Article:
India and Nepal collaborate for biodiversity conservation along border

Posted on
23 December 2009
Field level coordination meeting held in India’s Dudhwa National Park

The region along India and Nepal’s border hosts some of the best wildlife habitats remaining in the Indian subcontinent. The Terai Arc occupies a major portion of this border area and has the Himalayan foothills, Terai flood plains and the Bhabar tracts. In India, it is spread across the states of Uttarakhand, Uttar Pradesh and Bihar, in which lie nine Protected Areas that protect three terrestrial flagship species - tiger, Asian elephant and the Indian rhinoceros. WWF-India’s Terai Arc Landscape programme with field offices in Ramnagar and Pilibhit, aims to maintain the region’s existing habitat connectivity and restore the broken ones.
A field level coordination meeting for trans-border collaboration between India and Nepal, to conserve the Terai Arc’s biodiversity, was organised at Dudhwa National Park on 15th December, 2009. The meeting was facilitated by WWF-India under its Terai Arc Landscape programme. About 50 people including officials from Uttar Pradesh Forest Department; Department of National Park and Wildlife Conservation, Nepal; Department of Forests Nepal; WWF-Nepal’s Western Terai Arc Landscape complex representatives; Representatives, Trust for Nature Conservation, Nepal; Chairman of Buffer Zone Council, Shukla Phanta Wildlife Reserve and Representatives, Katerniaghat Foundation participated in the meeting and discussed ways to strengthen wildlife conservation along the India and Nepal border.

Mr. Shailesh Prasad, Field Director, Dudhwa Tiger Reserve briefed participants on the biodiversity and management of Dudhwa. He said an action plan would be made to strengthen the conservation of tigers, rhinos and elephants in the area, based on discussions on trans-boundary issues. Dr. Harish Kumar spoke on WWF-India’s initiatives for trans-boundary cooperation at the national as well as local level. He highlighted the good coordination happening at the local level and that regular meetings were being held among the field staff and at the community level. He added that there was a reduction in different illegal activities due to these initiatives. The Divisional Forest Officer (DFO) of Kailali, Nepal mentioned about the human encroachment attempts into forests inside Nepal along the border with India. The need for good coordination at Range level and joint patrolling by forest staff of the two countries along the border was also brought up.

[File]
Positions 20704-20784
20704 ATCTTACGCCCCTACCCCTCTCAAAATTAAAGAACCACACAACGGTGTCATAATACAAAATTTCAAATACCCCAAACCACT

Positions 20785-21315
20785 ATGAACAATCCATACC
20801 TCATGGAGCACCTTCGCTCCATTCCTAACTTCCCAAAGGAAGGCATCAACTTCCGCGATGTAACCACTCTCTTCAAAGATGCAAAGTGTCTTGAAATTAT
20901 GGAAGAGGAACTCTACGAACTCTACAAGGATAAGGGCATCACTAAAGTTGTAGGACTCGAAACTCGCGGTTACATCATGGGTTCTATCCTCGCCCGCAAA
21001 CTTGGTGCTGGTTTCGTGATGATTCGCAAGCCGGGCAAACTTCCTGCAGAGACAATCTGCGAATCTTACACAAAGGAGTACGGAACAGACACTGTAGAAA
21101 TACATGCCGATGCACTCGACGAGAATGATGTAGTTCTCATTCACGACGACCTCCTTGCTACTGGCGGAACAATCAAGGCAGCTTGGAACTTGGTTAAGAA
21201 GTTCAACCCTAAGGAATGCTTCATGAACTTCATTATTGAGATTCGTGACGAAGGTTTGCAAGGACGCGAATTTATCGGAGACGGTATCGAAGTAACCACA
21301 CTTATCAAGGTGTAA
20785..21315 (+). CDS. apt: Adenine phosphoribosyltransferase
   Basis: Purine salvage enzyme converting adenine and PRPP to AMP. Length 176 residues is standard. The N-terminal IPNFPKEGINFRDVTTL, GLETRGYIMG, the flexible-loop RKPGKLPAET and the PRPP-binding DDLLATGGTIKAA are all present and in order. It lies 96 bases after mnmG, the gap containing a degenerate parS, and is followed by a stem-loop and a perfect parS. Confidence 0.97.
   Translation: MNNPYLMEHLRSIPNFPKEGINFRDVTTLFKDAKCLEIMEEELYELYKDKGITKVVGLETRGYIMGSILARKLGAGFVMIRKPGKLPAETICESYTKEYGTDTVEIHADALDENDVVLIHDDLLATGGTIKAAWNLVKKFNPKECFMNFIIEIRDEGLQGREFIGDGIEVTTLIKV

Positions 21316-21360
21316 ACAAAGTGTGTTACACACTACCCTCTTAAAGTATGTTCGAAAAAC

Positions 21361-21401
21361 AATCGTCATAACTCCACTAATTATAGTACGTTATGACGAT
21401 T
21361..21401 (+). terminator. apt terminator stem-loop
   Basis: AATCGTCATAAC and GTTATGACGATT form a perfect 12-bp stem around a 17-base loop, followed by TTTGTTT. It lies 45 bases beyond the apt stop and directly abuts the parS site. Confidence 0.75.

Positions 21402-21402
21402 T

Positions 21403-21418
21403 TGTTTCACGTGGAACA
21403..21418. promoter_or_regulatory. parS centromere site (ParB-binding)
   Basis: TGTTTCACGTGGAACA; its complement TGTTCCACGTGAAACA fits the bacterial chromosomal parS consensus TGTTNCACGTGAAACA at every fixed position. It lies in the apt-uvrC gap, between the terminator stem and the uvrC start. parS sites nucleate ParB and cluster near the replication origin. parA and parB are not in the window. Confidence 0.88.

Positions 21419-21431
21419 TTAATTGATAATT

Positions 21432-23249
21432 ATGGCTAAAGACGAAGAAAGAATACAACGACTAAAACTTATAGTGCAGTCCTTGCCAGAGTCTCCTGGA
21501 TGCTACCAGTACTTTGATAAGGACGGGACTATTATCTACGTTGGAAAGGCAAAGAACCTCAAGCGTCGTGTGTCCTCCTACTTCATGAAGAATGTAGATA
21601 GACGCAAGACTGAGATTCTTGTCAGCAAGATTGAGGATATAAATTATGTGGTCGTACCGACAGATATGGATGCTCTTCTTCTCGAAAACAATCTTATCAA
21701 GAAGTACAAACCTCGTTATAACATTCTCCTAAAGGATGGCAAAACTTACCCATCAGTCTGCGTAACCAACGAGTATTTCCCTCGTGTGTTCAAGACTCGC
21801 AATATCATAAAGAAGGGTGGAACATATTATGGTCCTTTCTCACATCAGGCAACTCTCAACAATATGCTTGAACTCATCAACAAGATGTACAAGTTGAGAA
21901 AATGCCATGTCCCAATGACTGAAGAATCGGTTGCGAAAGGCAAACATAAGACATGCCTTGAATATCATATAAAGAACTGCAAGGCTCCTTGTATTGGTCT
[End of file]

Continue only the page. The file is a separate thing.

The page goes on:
The meeting saw some good exchange of information and reassurances to conserve wildlife. When the DFO of Katerniaghat Wildlife Sanctuary mentioned about the saw mills operating at Gulria in Nepal’s Bardia District, resulting in illicit felling in Katerniaghat forests, the DFO of Kailali assured a prompt investigation and action. The DFO, North Kheri informed that the Uttar Pradesh Forest Department was on constant look out for any suspicious activity in the forests. He added that the Sashashtra Seema Bal (SSB) was also monitoring the international border for any illegal activities related to wildlife and that there should be a similar paramilitary force doing the same on Nepal’s side as well.

    Mr.Lab Bist, Chairman Buffer Zone Council, Shukla Phanta Wildlife Reserve informed that there was good coordination among the neighbouring communities across the borders due to regular field level trans-boundary meetings and this helped biodiversity conservation.

The meeting ended with a resolve to work more closely to strengthen conservation in this extremely important but vulnerable region.
The next field level trans-boundary meeting will be in Feb 2010, during which community representatives will also be invited.            
Learn more on WWF-India’s initiatives to conserve the Terai Arc: About work in TAL by other WWF offices:


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